Good to hear from you. I’m in New Zealand, and I’m a third generation Kiwi. But like many New Zealanders whose ancestors migrated from Ireland and elsewhere, I’ve always been curious about where my family came from.
If our great-grandfathers were brothers, are we fourth or fifth cousins, or just distant relations?
I agree the O’Neill family tree is a great piece of research and a credit to its authors.
Say hello to them all when you visit – I saw Stafford when I visited there again in 2009.
All the best
Kevin and yourself are relations of my husband Kieran O’Neill we live in Ranfurly, Central Otago and I am just starting his family tree, we also have the O’Neill book. We are planing a trip to Ireland some time in the future and as I have ancestors from there to it will be very exciting.
Will be very keen to keep in touch.
Cheers Lisa O’Neill
Good to hear from you. The O’Neill family tree is a great piece of research. That part of Ireland- Ballymacpeake and Eden – where our O’Neills hail from is a great part of the world. Family members still there were very generous in showing me around.
I hope you and Kieran enjoy your travels there – be sure to keep us posted.
All the best
Hello Pat, well finally we are making that trip to Ireland in June, wow can’t wait. I want to take Kieran to see the old house and check out the grave yard only problem is I can’t find Ballymacpeake on the map ?? Help please.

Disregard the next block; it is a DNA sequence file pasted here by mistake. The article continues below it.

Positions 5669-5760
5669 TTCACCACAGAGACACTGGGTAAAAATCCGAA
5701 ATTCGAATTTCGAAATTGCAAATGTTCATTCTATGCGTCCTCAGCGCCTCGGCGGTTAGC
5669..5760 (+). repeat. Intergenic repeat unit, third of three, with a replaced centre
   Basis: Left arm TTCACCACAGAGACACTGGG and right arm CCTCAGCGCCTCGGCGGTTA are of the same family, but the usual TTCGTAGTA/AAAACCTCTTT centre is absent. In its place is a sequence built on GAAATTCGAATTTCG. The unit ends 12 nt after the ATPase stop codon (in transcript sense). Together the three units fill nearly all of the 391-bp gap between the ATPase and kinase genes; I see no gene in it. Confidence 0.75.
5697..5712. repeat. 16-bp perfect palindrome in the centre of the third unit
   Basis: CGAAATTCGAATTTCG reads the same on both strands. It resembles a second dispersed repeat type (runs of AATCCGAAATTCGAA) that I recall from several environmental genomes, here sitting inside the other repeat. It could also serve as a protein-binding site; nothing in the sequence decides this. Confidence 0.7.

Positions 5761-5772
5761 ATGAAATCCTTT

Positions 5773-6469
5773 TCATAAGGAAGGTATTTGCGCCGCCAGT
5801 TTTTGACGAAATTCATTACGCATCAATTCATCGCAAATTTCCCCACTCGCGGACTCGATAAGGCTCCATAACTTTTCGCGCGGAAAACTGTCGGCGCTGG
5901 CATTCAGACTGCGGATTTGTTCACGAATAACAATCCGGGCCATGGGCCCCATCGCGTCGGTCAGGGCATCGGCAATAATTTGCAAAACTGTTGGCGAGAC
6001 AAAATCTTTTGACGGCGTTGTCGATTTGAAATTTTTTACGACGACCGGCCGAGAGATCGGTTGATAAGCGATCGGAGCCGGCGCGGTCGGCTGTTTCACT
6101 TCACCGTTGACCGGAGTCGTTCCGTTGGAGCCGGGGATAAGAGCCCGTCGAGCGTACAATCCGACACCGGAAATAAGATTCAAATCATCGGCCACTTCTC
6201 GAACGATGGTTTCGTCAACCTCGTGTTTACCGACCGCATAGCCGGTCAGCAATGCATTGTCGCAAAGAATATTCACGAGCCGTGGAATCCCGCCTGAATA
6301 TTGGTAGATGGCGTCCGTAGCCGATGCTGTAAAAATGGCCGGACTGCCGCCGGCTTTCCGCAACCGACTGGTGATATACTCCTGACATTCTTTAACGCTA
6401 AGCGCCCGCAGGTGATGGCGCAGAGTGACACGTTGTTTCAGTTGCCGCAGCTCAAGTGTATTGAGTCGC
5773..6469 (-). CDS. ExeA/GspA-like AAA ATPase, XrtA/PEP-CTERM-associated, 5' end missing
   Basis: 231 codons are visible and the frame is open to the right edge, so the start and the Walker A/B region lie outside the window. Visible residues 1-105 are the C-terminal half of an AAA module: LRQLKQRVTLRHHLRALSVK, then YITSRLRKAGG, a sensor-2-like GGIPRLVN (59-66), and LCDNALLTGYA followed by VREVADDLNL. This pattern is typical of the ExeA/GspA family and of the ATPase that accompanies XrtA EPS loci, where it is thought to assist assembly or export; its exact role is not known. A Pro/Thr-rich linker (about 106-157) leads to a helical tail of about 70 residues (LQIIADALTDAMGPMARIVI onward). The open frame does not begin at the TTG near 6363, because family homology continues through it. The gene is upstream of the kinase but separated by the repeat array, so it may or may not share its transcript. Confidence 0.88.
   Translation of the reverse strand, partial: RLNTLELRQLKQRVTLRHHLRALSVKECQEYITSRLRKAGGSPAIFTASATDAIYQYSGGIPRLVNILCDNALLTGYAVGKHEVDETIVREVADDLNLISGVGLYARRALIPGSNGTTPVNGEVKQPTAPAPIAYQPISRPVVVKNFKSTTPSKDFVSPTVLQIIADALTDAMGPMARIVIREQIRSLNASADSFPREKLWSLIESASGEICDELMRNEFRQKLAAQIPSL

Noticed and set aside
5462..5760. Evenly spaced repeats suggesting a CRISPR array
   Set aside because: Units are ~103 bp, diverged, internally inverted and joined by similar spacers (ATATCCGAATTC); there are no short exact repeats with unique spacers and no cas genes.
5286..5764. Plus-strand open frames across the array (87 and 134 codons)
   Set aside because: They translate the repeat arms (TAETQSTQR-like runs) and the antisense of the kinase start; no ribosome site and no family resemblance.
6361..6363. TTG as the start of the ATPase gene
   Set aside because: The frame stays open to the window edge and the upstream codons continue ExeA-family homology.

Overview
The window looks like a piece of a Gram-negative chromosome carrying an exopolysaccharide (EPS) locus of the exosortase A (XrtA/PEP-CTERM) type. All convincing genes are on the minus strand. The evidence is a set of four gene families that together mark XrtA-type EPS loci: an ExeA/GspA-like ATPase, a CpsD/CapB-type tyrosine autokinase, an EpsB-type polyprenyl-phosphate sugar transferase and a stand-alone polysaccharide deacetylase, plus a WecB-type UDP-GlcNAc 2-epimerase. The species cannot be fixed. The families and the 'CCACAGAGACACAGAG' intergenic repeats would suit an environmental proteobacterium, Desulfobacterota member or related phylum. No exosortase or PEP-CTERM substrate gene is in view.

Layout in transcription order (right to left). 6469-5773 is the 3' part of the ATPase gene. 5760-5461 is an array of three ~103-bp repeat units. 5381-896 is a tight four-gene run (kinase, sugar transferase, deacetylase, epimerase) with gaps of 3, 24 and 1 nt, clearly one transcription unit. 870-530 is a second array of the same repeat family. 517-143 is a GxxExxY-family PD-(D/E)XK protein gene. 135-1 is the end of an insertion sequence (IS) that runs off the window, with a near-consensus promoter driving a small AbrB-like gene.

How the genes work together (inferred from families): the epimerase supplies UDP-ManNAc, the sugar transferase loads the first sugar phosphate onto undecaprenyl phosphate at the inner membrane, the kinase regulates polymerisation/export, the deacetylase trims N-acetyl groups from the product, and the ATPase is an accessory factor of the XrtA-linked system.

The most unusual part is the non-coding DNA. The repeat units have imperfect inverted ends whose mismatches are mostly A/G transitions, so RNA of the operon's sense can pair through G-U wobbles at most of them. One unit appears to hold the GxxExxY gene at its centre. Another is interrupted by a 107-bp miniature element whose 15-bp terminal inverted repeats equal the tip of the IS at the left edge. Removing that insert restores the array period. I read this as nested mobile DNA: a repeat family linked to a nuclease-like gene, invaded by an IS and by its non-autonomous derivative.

Hi Lisa, Good news about making the trip. I’m in East Timor at the moment, on a 2-year stint with VSA. The best thing to do is use Google Maps and look for Greenlough (where St Mary’s Church is) and have a look around the area from there. The roads are confusing at first, but there’s a lot of family history in the area, with many McErleans and O’Neills living nearby. My internet connection here isn’t that great and sometimes ‘townlands’ like Ballymacpeake and Eden aren’t shown on maps anyway. But have search – it’s amazing what you can find. Regards, Pat
Hello Lisa, try this link
and this alternative
it’s a start
Kevin Henry (only 25% O’Neill)
Hi Pat thanks for your reply you live an interesting life. I have looked for Greenlough and can’t find that on google maps either. Kinda given up after hours of looking, where is it near? Cheers Lisa
Came across your discussion. I am not an O’Neill but used to live in the area. This website should help. Greenlough is a parisn.
Hi there, I am trying to learn more to see if our O’Neill families are related. My 5th great grandfather was Charles O’Neill of Ballyeglish
Hi Karleigh. Short answer is I’m not sure if we’re related. The family tree I have is of O’Neill family members who emigrated to New Zealand from the Greenlough area in Co Derry. My great-grandfather, Patrick O’Neill came here around 1880. His father, James Stafford O’Neill, was born around 1825 and remained in Greenlough. That’s as far back as my records go but the O’Neill name is a prominent one in Irish history and no doubt there’s a lot more research that would throw some light on it. All the best.
Hi Karleigh, Ballyeglish is about 16 miles from Ballymacpeake, so probably too far for there to have been a close link between our O’Neill families in the 1830s. There would be a link lost in the mists of time, though! 🙂
Wow, what a story.
I’m an O’Neill born in Sth NZ and looking for any information regarding my ancestors.
Hi Mark. Glad you enjoyed it. The family tree I mention was put together by two South Island O’Neills, Patrick and Bernard. Patrick has put together a pretty amazing website which features the O’Neills – http://www.pko-genealogy.id.au/ – which is a goldmine if you’re keen to know more.
I appreciate your prompt response, as I am only just beginning, any advice is welcome.